But listen closely to the mayor, and it's clear that his passion lies elsewhere - in education.
I spoke with him for my new cover story on the push to turn around Providence's failing schools.
Rhode Island's all-Democratic Congressinal delegation has attracted a bit of attention for a fundraiser it's hosting in Washington Monday for Governor Lincoln Chafee. National political prognosticator Larry Sabato mentions it today in a post on governors races across the country.
But sources tell me it's best not to read too much into the event.
WPRI superblogger Ted Nesi delivered new Public Policy Polling figures on the nascent Rhode Island gubernatorial race this morning. And the headlines were not entirely surprising: Treasurer Gina Raimondo, a Democrat, is the early frontrunner and Governor Lincoln Chafee, an independent, faces a tough road to re-election.
My new cover story, sizing up the 2014 gubernatorial race, discusses the early jockeying for labor's support, among other topics. And my basic conclusion is this: public employee unions have no "fair-haired child" in the race, as one Chafee aide put it.
All the leading contenders have ticked off union leaders in one way or another in the last couple of years.
My new cover story, gaming out the 2014 governor's race, lands today. What struck me most, in reporting the piece, was the fluidity of the contest.
Many have already written off Governor Chafee, whose approval ratings are stuck in the 20s. But his team made a reasonably convincing case for the power of incumbency. If he can articulate a compelling economic development message and sign a gay marriage bill, his stock could rise.
The New Year will mark the de facto start of the 2014 governor's race. And while much of the nascent campaign will be about fundraising, the public policy fights waged by the would-be candidates will have no small bearing on their evolving images.
We're already getting glimpses of what the bold-faced names might pursue in the coming months.
Treasurer Gina Raimondo, a likely candidate for governor, endured some less-than-flattering press last week when the Wall Street Journal reported that John Arnold, a former Enron trader and hedge fund manager, wrote a six-figure check to EngageRI, an independent expenditure group that supported the treasurer's high-profile pension reform push.
For the sick, small tribe obsessed with Rhode Island politics, it's hard not to be preoccupied with the 2014 governor's race. The story lines are just too irresistible: Governor Chafee's uphill fight for re-election; the increasingly personal schism between the independent governor and a likely opponent, Democratic Treasurer Gina Raimondo; a possible clash of the titans in the Democratic primary, between Raimondo and Providence Mayor Angel Taveras; the intriguing potential of Cranston Mayor Allan Fung, a Republican whose friendship with Taveras goes back years.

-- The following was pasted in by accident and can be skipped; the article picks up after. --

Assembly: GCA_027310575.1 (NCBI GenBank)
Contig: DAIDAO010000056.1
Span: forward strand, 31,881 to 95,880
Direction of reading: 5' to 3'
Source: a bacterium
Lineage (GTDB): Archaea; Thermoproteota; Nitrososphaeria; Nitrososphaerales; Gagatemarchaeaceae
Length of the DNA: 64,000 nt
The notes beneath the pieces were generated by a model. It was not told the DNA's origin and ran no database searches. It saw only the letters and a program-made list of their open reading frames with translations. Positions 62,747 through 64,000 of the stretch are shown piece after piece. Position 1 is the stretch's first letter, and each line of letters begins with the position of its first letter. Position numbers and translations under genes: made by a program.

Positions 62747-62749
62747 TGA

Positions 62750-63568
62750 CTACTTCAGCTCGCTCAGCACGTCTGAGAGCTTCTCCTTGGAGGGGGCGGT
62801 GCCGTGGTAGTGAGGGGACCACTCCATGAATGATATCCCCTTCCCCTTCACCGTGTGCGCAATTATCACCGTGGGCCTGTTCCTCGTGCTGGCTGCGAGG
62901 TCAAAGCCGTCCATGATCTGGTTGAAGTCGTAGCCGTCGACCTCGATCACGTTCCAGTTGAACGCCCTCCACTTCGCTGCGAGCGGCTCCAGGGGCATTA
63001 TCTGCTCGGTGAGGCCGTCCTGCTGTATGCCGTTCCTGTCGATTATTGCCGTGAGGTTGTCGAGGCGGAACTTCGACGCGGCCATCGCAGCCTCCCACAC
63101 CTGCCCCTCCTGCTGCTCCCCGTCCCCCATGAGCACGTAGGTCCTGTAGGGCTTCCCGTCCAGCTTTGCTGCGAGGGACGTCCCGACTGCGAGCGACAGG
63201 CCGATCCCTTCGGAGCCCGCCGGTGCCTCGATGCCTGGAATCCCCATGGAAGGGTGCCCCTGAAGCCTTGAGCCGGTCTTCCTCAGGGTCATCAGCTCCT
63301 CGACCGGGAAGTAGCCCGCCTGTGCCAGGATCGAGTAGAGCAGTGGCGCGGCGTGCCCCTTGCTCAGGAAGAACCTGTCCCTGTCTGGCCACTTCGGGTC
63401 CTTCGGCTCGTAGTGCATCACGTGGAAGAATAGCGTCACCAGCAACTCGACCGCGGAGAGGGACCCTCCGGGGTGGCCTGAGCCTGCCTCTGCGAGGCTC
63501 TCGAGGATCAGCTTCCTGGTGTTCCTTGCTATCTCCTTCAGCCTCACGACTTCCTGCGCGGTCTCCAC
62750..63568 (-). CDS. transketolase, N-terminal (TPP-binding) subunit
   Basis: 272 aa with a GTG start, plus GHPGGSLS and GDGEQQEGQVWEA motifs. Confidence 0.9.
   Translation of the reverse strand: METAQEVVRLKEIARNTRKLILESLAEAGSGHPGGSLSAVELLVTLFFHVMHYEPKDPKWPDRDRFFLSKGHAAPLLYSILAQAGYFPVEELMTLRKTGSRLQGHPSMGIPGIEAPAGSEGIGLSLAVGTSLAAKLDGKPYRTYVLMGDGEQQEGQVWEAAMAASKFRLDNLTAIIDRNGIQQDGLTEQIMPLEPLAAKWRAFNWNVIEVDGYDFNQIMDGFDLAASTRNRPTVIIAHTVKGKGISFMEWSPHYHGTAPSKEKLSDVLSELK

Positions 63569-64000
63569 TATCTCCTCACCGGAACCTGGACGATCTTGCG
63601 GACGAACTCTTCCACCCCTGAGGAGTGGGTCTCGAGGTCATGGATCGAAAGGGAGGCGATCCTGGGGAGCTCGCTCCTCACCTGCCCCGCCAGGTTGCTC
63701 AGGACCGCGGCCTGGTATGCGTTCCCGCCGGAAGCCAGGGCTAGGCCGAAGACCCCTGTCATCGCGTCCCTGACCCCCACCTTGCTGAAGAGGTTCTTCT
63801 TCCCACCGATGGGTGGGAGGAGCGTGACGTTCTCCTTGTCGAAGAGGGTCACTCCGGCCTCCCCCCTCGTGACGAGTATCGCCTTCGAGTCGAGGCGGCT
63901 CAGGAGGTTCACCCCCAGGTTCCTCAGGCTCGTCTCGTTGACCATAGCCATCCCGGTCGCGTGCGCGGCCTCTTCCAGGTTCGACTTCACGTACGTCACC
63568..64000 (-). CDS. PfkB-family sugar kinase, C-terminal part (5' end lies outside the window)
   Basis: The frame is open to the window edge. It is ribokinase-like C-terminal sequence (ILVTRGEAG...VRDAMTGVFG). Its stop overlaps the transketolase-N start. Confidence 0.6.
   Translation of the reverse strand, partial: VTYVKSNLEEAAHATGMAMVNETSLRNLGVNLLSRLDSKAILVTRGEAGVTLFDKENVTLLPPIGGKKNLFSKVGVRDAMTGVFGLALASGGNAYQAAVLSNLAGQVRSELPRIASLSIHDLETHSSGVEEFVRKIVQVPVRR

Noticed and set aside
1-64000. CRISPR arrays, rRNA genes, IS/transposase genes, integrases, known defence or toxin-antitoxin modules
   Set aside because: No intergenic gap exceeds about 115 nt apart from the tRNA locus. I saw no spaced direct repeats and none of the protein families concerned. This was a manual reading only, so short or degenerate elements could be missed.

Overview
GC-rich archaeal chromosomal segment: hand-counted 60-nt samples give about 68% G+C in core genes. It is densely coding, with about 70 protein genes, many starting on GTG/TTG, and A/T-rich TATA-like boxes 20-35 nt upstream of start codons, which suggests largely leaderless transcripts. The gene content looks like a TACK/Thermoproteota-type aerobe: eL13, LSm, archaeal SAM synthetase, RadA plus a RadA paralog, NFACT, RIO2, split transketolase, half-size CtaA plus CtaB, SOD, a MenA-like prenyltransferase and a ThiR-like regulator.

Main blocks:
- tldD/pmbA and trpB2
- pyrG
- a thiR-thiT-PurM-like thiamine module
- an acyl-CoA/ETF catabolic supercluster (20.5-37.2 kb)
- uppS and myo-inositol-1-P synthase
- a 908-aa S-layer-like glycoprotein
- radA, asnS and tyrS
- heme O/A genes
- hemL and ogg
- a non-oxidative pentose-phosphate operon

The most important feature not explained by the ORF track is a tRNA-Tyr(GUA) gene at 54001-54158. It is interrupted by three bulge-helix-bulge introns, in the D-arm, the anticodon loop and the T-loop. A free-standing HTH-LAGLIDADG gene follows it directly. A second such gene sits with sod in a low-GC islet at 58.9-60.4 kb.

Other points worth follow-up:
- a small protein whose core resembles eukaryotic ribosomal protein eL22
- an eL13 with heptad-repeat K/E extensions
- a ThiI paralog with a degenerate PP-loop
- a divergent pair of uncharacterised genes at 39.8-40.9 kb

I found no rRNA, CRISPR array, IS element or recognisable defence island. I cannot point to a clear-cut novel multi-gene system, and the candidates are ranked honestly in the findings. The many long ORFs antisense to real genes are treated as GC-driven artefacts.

Rhode Island public employee unions filed a lawsuit today seeking to overturn last year's big pension overhaul. The outcome, of course, will have a big impact on workers' retirement and the state's long-term fiscal health. But what of the political ramifications?
Treasurer Gina Raimondo was the architect of the overhaul, of course.
As soon as news broke of financial troubles at former Red Sox ace Curt Schilling's 38 Studios video game company, observers began comparing the firm to Solyndra. Former GOP gubernatorial candidate John Robitaille made the analogy just yesterday in an interview with WPRI-TV.
On the surface, the comparison makes some sense: the Obama Administration invested in Solyndra, the solar energy firm, only to watch it go bust - prompting questions about government picking winners and losers in the private sector.
Ian Donnis over at Rhode Island Public Radio has an interesting post on Treasurer Gina Raimondo emerging as the darling of national conservatives - with praise cascading down from the Wall Street Journal and National Review, among other publications.
Donnis mentions some Brown University polling data, near the end of the post, that suggests strong support among Rhode Island Republicans (61 percent) and independents (60 percent), but not so much among Democrats (37.
Patrick Lynch, the outgoing attorney general, has been touting his $415,000 war chest and suggesting that another run at elected office may be in the offing.
The money is not inconsiderable. And Lynch has a fire in the belly that, if properly channeled, could have some appeal.
But there are considerable hurdles to a Lynch candidacy: